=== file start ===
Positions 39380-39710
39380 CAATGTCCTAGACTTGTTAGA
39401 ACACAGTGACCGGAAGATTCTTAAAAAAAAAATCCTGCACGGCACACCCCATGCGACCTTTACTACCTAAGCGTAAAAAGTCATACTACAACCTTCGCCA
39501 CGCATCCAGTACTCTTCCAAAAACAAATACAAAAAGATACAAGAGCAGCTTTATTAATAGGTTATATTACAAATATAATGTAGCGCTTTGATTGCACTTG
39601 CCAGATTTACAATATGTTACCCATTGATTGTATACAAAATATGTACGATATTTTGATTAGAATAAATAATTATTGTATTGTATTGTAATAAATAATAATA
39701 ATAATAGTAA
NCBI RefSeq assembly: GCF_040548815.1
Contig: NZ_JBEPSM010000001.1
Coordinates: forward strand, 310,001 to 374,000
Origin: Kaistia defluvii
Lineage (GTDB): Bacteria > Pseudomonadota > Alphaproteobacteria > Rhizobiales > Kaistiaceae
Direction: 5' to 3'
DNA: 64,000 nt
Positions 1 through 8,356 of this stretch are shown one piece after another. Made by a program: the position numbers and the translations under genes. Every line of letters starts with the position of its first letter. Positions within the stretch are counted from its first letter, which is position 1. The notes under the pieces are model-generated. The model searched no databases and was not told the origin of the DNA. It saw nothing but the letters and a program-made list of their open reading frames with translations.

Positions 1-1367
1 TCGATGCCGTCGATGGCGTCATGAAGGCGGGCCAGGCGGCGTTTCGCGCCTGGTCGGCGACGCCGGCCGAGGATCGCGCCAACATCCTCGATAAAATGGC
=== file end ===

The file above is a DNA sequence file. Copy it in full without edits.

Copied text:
Positions 39380-39710
39380 CAATGTCCTAGACTTGTTAGA
39401 ACACAGTGACCGGAAGATTCTTAAAAAAAAAATCCTGCACGGCACACCCCATGCGACCTTTACTACCTAAGCGTAAAAAGTCATACTACAACCTTCGCCA
39501 CGCATCCAGTACTCTTCCAAAAACAAATACAAAAAGATACAAGAGCAGCTTTATTAATAGGTTATATTACAAATATAATGTAGCGCTTTGATTGCACTTG
39601 CCAGATTTACAATATGTTACCCATTGATTGTATACAAAATATGTACGATATTTTGATTAGAATAAATAATTATTGTATTGTATTGTAATAAATAATAATA
39701 ATAATAGTAA
NCBI RefSeq assembly: GCF_040548815.1
Contig: NZ_JBEPSM010000001.1
Coordinates: forward strand, 310,001 to 374,000
Origin: Kaistia defluvii
Lineage (GTDB): Bacteria > Pseudomonadota > Alphaproteobacteria > Rhizobiales > Kaistiaceae
Direction: 5' to 3'
DNA: 64,000 nt
Positions 1 through 8,356 of this stretch are shown one piece after another. Made by a program: the position numbers and the translations under genes. Every line of letters starts with the position of its first letter. Positions within the stretch are counted from its first letter, which is position 1. The notes under the pieces are model-generated. The model searched no databases and was not told the origin of the DNA. It saw nothing but the letters and a program-made list of their open reading frames with translations.

Positions 1-1367
1 TCGATGCCGTCGATGGCGTCATGAAGGCGGGCCAGGCGGCGTTTCGCGCCTGGTCGGCGACGCCGGCCGAGGATCGCGCCAACATCCTCGATAAAATGGC